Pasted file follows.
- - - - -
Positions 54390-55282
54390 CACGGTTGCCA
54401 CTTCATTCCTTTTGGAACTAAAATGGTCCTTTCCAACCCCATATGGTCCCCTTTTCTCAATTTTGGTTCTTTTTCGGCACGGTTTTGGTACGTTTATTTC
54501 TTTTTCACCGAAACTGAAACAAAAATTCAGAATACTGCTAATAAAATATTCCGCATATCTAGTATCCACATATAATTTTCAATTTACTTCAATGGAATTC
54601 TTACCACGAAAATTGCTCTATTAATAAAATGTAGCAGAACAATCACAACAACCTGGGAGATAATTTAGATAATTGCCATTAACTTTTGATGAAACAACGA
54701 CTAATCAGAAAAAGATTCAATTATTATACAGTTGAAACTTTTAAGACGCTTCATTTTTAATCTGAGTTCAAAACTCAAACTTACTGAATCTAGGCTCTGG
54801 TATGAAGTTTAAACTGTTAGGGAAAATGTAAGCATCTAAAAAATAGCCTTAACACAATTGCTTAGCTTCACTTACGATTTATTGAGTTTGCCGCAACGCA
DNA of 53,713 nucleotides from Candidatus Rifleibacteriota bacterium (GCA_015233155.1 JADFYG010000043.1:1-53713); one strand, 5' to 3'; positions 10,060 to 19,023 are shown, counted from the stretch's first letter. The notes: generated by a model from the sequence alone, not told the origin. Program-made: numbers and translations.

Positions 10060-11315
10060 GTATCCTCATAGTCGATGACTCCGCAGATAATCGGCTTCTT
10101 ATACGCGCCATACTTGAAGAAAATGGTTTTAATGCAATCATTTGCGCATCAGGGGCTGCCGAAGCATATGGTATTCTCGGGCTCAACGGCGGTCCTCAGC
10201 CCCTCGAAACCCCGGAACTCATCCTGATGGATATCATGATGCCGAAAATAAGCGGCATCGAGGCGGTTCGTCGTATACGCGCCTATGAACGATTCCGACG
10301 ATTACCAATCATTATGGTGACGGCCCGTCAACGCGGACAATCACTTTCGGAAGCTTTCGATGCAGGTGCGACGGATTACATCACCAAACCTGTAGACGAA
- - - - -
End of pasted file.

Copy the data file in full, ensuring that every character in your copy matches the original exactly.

Positions 54390-55282
54390 CACGGTTGCCA
54401 CTTCATTCCTTTTGGAACTAAAATGGTCCTTTCCAACCCCATATGGTCCCCTTTTCTCAATTTTGGTTCTTTTTCGGCACGGTTTTGGTACGTTTATTTC
54501 TTTTTCACCGAAACTGAAACAAAAATTCAGAATACTGCTAATAAAATATTCCGCATATCTAGTATCCACATATAATTTTCAATTTACTTCAATGGAATTC
54601 TTACCACGAAAATTGCTCTATTAATAAAATGTAGCAGAACAATCACAACAACCTGGGAGATAATTTAGATAATTGCCATTAACTTTTGATGAAACAACGA
54701 CTAATCAGAAAAAGATTCAATTATTATACAGTTGAAACTTTTAAGACGCTTCATTTTTAATCTGAGTTCAAAACTCAAACTTACTGAATCTAGGCTCTGG
54801 TATGAAGTTTAAACTGTTAGGGAAAATGTAAGCATCTAAAAAATAGCCTTAACACAATTGCTTAGCTTCACTTACGATTTATTGAGTTTGCCGCAACGCA
DNA of 53,713 nucleotides from Candidatus Rifleibacteriota bacterium (GCA_015233155.1 JADFYG010000043.1:1-53713); one strand, 5' to 3'; positions 10,060 to 19,023 are shown, counted from the stretch's first letter. The notes: generated by a model from the sequence alone, not told the origin. Program-made: numbers and translations.

Positions 10060-11315
10060 GTATCCTCATAGTCGATGACTCCGCAGATAATCGGCTTCTT
10101 ATACGCGCCATACTTGAAGAAAATGGTTTTAATGCAATCATTTGCGCATCAGGGGCTGCCGAAGCATATGGTATTCTCGGGCTCAACGGCGGTCCTCAGC
10201 CCCTCGAAACCCCGGAACTCATCCTGATGGATATCATGATGCCGAAAATAAGCGGCATCGAGGCGGTTCGTCGTATACGCGCCTATGAACGATTCCGACG
10301 ATTACCAATCATTATGGTGACGGCCCGTCAACGCGGACAATCACTTTCGGAAGCTTTCGATGCAGGTGCGACGGATTACATCACCAAACCTGTAGACGAA